Cryptocurrency Mining and Proof of Stake Algorithms

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Blockchain technology is secured and regulated by consensus algorithms, which are rules that govern the network. Of the various consensus algorithms, proof of work and proof of stake are the most popular. They both regulate transaction validation.

Cryptocurrency Mining

Cryptocurrency mining using the proof of work consensus algorithm is how new coins are created on some blockchains. Bitcoin, Monero, Ethereum 1.0, Litecoin, and Dogecoin are among the cryptocurrencies that mine their own coins.

The proof of work consensus algorithm existed long before Bitcoin, having first been introduced in the 1990s to help address the problem of spam email. In the early 2000s, Hal Finney applied it to secure digital money, and in 2008, Satoshi Nakamoto used it in his Bitcoin white paper, making Bitcoin the first blockchain to extensively use the proof of work algorithm.

It is called proof of work because nodes (devices and individuals present in the blockchain) are required to perform work that is necessary to validate a transaction. This involves solving a complex mathematical equation to unlock a transaction secured in a block. Blockchains that use proof of work algorithms are secured and verified by virtual miners with sufficient computational resources.

This algorithm helps prevent users from spending their cryptocurrency more than once in the blockchain (double-spending). The first block is hardcoded into the blockchain network to form the Genesis Block. New blocks reference the previous block and contain a copy of the ledger.

A miner must possess a rig with sufficient computational energy and hash rate to win the race to update the ledger. This will enable them to propose valid blocks according to the rules guiding the blockchain. The validation of transactions is carried out by devices running mining software that determine if the new block should be added to the block.

In the proof of work algorithm, miners combine their computational resources with public-key cryptography to reach a consensus and validate transactions. The process involved in creating a new block is called hashing, which involves guessing a random set of characters and numbers (a hash) and combining it with the available data in the block. It is then passed through a hash function computer (for Bitcoin, it is SHA-256) to attain a result that agrees with the conditions set by the algorithm.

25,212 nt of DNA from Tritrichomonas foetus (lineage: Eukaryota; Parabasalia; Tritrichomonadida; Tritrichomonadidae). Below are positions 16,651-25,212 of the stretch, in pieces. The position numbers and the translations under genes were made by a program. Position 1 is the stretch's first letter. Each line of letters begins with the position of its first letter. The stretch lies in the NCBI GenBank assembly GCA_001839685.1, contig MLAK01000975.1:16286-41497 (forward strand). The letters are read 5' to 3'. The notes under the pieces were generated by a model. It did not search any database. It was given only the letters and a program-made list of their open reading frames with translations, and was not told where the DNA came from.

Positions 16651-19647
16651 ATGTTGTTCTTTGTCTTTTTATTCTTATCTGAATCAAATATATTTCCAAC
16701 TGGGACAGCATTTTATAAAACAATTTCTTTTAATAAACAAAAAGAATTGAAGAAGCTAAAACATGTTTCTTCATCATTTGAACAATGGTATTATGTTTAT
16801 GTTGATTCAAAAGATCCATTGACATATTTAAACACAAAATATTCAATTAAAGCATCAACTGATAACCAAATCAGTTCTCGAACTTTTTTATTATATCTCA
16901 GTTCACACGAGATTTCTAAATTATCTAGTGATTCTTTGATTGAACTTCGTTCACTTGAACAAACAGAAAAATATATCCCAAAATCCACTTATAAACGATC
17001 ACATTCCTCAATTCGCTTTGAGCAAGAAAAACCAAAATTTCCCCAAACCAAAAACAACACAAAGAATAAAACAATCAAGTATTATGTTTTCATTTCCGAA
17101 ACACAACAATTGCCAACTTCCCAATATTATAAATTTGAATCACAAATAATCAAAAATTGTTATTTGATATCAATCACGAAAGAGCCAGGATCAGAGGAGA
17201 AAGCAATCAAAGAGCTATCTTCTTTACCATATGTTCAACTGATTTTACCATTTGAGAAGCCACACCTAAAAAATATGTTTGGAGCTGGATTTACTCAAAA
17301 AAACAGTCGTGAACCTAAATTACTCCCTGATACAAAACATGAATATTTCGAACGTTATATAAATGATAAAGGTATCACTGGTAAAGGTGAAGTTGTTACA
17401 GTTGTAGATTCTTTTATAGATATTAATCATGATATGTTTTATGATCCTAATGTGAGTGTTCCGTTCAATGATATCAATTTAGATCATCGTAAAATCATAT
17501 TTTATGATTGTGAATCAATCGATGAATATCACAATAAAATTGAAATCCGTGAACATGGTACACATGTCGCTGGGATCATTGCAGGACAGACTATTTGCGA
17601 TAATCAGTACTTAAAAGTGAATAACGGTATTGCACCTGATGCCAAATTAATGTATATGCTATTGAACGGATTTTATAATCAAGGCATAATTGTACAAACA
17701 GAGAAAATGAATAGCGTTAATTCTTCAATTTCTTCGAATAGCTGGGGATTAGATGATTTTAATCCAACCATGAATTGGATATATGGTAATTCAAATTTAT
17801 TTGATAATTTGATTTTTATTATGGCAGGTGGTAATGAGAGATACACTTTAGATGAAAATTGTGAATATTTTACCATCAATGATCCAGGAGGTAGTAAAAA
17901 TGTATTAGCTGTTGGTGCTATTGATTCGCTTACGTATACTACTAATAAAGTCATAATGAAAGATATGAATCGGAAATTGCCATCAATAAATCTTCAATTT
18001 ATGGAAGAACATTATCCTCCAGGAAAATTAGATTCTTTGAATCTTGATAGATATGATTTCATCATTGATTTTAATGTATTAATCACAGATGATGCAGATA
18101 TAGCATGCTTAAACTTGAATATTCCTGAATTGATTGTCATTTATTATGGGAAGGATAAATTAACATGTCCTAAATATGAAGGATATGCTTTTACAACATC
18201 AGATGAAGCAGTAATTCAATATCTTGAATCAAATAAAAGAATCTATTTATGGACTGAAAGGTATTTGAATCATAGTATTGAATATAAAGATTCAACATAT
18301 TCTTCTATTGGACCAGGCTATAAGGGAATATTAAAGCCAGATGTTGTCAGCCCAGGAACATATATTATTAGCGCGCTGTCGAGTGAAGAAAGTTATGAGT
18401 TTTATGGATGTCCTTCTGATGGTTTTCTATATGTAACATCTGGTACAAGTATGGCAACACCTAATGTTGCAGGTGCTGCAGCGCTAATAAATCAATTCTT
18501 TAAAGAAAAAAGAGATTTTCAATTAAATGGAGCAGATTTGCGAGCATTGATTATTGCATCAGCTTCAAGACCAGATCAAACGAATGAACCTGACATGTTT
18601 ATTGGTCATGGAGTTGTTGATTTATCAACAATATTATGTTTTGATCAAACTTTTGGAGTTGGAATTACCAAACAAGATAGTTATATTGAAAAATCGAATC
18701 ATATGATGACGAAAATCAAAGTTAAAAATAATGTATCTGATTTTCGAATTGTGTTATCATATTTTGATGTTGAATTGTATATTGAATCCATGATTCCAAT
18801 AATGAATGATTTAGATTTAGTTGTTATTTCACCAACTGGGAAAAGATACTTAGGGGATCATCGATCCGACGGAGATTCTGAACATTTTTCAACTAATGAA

The hash that wins is published on the network for other miners to confirm its accuracy. It is added to the blockchain upon confirmation, and the miner is rewarded with the block reward. The block reward is in the form of new cryptocurrency, which is given to the miner by the blockchain for every valid and accepted block.

A breach in consensus leads to the creation of a fork, as has been seen with Bitcoin (Bitcoin Cash and Bitcoin Gold). This consensus has helped create a trustless system. The proof of work algorithm also helps protect the blockchain from cyber-attacks.

Proof of Stake

The proof of stake algorithm is the second most popular consensus algorithm, having been launched in 2012 as an alternative to its proof of work counterpart. Unlike the proof of work algorithm, it has no need for miners, and instead uses validators. Participants are required to have a sizable stake so that they can partake in validating transactions and creating new blocks.